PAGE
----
While the local market in Baccina road is slowly dying (there are only a household stall and a butcher left), in the last three and a half years a new market has opened up, bringing together, every weekend, craftsmen, artists and sellers under the name of MercatoMonti, urban street market since 2009.
A walk through the stalls
“The idea came from local retailers in order to get rid of their stocks – tells Bibi, MercatoMonti inventor together with Ornella – but short afterwards there has been a big evolution, involving artists, craftsmen and charities”.
Nowadays, walking around the convention hall of Palatino Hotel, listening to a deejay session often by Bibi himself, you can come across Mononoke clothes and accessories, wool creations, recycled materials bags (made with safety belts recovered from car wreckers) or bands and hairbands by Piera Crivelli, who wears ironically her elegant creations.
Approximately 30 stands, some of which don’t miss a date and others rotating. Almost always at the market, Salvatore Borrelli works with Plexiglas to create colored earrings, bracelets and necklaces matching fluo colors with metals, such as copper, bronze and brass.
Another soul of MercatoMonti is the vintage one, the one of research. If you are looking for original silk kimonos, you can find them at MercatoMonti, as well as modern design objects; vinyl records, cameras or records players at Valentina’s stall Dèjà Vu or at Camilla’s Vacca che russa (literally, snoring cow). And if you wish, you can even dress up as Marlene Dietrich or Marilyn Monroe at Bloody Edith Atelier.
Then there is also who does some research between present and past, as Giusto who defines himself as a “fashion buyer” and tries to “extract from new collections some items that we like most and bring back something from old collections by historical brands such as Vivienne Westwood, Jean Paul Gautier, Maison Martin Margiela”.
You can recognize the passion for design also in the different images, on the leaflets and cards, changing each week, announcing the next market date to customer and sellers.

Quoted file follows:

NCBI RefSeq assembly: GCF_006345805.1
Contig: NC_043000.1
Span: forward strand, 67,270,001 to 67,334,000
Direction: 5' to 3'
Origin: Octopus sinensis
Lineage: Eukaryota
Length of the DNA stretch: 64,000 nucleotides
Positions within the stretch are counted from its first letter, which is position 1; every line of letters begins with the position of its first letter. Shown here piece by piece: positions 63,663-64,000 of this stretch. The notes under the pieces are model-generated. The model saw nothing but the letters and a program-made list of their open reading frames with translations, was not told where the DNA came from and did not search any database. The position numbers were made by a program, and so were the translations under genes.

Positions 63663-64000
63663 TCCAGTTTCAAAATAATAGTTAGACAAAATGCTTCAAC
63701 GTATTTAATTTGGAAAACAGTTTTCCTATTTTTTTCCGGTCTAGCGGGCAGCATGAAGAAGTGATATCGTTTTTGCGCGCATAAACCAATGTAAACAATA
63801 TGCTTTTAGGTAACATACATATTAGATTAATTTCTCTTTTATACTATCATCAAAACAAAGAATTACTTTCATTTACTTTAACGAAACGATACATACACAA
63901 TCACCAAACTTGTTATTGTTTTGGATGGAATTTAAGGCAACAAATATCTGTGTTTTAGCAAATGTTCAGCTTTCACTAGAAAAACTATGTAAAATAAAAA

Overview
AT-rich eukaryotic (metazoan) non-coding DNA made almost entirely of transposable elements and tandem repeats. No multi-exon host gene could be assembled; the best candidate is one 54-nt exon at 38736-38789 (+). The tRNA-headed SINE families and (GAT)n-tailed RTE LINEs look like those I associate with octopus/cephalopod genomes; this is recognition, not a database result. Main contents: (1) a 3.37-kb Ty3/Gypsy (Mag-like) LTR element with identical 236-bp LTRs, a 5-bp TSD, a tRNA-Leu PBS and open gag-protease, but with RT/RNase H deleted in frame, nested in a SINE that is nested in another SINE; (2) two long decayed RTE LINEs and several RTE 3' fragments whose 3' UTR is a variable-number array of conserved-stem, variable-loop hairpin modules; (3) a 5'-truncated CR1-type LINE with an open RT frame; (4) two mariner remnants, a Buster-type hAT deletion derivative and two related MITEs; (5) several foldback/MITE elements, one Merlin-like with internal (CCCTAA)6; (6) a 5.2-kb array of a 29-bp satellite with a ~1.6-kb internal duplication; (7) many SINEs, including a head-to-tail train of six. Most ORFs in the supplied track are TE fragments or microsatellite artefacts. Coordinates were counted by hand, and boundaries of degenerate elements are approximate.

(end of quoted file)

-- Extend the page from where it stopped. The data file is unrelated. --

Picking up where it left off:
“The first time I went to MercatoMonti I was really surprised. Usually Mummy takes me to markets where you can buy fruits and vegetables, fish or meat, while here I was seeing only sunglasses and little hats, strange bags and shoes and then funny things I had never seen before: a phone with a small wheel instead of the usual keys, a camera from which pictures came out as tongues stuck out of the mouth!
I like the market because I usually get something to eat: a banana, a bite of pizza… When I saw this market I thought: no snacks here. But I was wrong: there was a stall with these nice guys from Puglia, who were doing “fud desain”, which are two English words meaning ‘artistic food’ as Mummy explained me. They were serving a puree of broad beans and chicory in these beautiful bread baskets. Yummy!"
Broad beans and chicory puree
Below the recipe by the ‘nice guys’ working at Carta e Latte
The basket is made of tarallo dough (typical snack from Puglia), but it can be replaced by a little bread shape (in Italian, panino) from which you take out guts and slightly toast it in hoven. For the broad beans puree: put some olive oil, onions and sliced celery in a pan, let them fry for a few minutes, add the dry broad beans (after keeping them in water for an hour to and draining them), add some water and let them cook. Take out the first ‘foam’ that comes up, add some water if needed and cook for a couple of hours until it becomes a puree.
Aside, boil some clean chicory and drain it (in Puglia we use wild chicory!).
Broad beans puree and chicory are usually served in the same plate but separate, then anyone can pick if eating them separately or mixed, with a few drops of saint oil (olive oil with peppers) and a big slice of toasted bread (or in a bread basket).